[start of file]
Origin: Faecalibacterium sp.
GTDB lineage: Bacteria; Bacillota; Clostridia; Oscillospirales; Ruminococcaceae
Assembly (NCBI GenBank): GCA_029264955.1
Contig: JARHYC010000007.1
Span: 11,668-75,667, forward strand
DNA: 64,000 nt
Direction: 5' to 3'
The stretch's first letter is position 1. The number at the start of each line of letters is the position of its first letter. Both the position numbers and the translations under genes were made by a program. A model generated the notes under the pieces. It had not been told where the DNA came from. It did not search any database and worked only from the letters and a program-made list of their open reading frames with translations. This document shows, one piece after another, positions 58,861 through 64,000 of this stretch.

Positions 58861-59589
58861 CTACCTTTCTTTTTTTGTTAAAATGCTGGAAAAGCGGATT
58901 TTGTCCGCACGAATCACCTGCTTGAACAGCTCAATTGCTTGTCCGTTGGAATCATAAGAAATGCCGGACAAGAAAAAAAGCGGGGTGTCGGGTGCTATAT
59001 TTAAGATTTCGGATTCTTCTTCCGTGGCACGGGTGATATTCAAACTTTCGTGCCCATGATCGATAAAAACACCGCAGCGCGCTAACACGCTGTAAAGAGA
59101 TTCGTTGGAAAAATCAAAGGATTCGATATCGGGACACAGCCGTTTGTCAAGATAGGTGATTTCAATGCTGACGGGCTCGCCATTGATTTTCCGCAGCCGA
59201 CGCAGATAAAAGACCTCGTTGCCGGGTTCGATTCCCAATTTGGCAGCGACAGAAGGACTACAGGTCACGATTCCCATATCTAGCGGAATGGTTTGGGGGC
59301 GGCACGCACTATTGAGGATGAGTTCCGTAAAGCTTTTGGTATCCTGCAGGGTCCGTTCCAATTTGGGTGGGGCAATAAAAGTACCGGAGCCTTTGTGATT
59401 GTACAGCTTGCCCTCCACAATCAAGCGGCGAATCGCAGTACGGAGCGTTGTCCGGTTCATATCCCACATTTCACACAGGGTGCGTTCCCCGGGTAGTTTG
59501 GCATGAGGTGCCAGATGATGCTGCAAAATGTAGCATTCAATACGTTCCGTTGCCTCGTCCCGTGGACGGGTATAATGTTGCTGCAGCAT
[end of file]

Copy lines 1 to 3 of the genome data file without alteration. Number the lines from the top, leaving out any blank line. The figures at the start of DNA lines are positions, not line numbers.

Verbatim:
Origin: Faecalibacterium sp.
GTDB lineage: Bacteria; Bacillota; Clostridia; Oscillospirales; Ruminococcaceae
Assembly (NCBI GenBank): GCA_029264955.1